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Menopause and the workplace – How to stay cool

20 April, 2015
menopause at work

Do you talk about perimenopause and menopause in the workplace?

Perhaps is it considered a taboo topic?

Consider this. The average age of menopause is 51 years, with perimenopause starting sometimes up to 10 years earlier than that.

With a steady increase (over the last three decades) in the number of working women after the average age of menopause, it follows on that there are a lot of women going though the transition while sitting at their desks.

According to the Australian Institute of Family Studies, between 1996 and 2006 the largest participation rate increases were for women aged 50-64 years. Specifically the stats show for:

  • Women aged 50-54 years, the employment rate increased from 60% in 1996 to 73% in 2006; 
  • Those aged 55-59, it increased from 40% to 57%; and
  • Those aged 60-64, it increased from 17% to 34%.

That’s a lot of women concealing their symptoms and trying to find a balance between workplace responsibilities and the effects of menopause.

And it’s difficult!

As embarrassing as it may be, it’s part of the life cycle for women, so let’s deal with these symptoms in the workplace head-on.

Menopausal symptoms and how to deal with them at work

Hot flushes

  • Wear lighter, more comfortable clothing. Include layers that can be easily removed;
  • Place a small fan on your desk;
  • Find a room where you can take a break;
  • Open a window or take a short walk in fresh air; and
  • Get acupuncture; some women swear that acupuncture helps with hot flushes, but studies remain unproven.

Changes in memory or concentration

  • Work out which times of the day are more productive for you and schedule your workload around it;
  • Carry a notepad and pen with you; jot down anything you think you might forget; and
  • To-do lists are perfect for keeping on top of priorities.

Tiredness due to sleep disturbance

  • Work from home (if your workplace allows it);
  • Work out the times of the day you feel less tired and schedule your more important tasks then;
  • Schedule meetings in your down time; and
  • Eat a balanced diet; choose fruits and vegetables over junk food quick-fixes.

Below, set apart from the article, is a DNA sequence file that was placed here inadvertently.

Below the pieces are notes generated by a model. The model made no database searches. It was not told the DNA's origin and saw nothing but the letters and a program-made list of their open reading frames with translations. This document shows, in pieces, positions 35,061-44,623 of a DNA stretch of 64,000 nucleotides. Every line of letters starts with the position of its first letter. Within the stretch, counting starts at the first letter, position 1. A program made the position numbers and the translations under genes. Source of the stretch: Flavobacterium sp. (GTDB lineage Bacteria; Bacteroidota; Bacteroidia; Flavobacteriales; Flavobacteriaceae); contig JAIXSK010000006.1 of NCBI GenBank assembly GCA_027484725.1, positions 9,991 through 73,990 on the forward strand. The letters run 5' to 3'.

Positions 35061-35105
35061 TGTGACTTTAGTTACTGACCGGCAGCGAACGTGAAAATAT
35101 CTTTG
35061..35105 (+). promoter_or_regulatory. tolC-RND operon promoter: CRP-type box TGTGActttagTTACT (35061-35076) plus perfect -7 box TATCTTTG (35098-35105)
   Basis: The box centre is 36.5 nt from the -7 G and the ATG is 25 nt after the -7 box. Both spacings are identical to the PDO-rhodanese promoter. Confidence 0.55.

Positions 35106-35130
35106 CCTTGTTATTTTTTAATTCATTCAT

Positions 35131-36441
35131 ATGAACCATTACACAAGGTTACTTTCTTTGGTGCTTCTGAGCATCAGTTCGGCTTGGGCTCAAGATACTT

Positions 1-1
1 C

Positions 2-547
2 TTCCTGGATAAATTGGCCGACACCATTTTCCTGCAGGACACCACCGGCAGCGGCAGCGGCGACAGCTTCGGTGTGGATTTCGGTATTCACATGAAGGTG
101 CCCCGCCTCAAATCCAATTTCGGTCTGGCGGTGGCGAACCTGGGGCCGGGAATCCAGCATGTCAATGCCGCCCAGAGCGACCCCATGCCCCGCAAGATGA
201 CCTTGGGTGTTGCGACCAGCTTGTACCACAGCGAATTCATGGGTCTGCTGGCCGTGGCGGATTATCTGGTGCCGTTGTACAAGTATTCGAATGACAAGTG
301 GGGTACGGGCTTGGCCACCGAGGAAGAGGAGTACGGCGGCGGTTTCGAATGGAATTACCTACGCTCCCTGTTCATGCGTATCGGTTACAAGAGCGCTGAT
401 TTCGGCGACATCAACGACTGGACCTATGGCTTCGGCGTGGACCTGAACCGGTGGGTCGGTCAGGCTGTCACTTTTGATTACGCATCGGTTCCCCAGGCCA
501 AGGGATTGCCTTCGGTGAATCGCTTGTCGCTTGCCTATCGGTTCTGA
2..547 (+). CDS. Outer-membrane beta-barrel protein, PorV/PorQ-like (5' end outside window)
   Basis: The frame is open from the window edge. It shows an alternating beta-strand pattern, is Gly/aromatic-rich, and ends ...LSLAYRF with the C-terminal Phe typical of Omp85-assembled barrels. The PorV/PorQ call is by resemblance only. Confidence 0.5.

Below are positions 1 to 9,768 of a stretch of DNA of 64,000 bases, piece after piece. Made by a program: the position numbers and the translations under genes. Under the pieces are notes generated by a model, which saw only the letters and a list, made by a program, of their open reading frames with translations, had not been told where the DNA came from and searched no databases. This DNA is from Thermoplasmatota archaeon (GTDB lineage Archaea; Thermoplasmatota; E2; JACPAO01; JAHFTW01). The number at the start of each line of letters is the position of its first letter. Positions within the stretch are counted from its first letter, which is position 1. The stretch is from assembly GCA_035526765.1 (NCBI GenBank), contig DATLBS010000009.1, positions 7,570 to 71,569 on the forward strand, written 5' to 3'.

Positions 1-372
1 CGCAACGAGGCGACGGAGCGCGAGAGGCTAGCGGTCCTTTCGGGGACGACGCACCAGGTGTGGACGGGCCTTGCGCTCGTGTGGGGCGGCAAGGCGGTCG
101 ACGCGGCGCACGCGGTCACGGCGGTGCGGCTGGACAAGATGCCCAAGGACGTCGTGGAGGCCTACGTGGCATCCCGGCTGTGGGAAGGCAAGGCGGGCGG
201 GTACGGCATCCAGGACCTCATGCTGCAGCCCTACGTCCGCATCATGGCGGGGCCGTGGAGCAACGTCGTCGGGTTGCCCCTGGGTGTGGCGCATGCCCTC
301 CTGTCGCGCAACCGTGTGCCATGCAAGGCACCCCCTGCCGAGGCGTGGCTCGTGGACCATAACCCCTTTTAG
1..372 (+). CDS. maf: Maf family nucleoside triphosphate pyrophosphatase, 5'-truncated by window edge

• Take paracetamol (as directed by your doctor);
  • Drink plenty of water;
  • Give your eyes a break and change your focus (short or long view) at regular intervals;
  • Avoid junk food; instead, reach for fruits and vegetables, eggs, soy, seeds or hummus - all of these foods will help boost your hormone levels; and
  • If you can, open a window and breathe fresh air.


  • Keep a spare shirt/top at work;
  • Keep cool with a desk fan;
  • Keep nappy wipes and deodorant in your desk drawer; you can freshen up in the ladies bathroom with the nappy wipes and reapply deodorant; and
  • Drink cold water.

Menopause and employers

There has been a cultural shift to employers becoming more responsive to menopausal symptoms in the workplace. However for the majority of women, many managers are not aware of the issue and women are left to deal with it unsupported.

If you are having issues with menopausal symptoms at work, it might be time to confide in your manager. Even if you are one of those women who wouldn’t dream about sharing such personal information, have a think about it. It might just work in your favour.

Make them aware of the personal battle you are fighting, and how it is affecting your productivity. You can’t leave menopause at home. Together you can work out appropriate solutions and you will feel more supported and less stressed.

report written by The TUC, the UK's peak union council, outlines new guidance on how employers and union representatives can work together to support women through the menopause at work.   This report is also supported by OHS Reps @ Work Australia.

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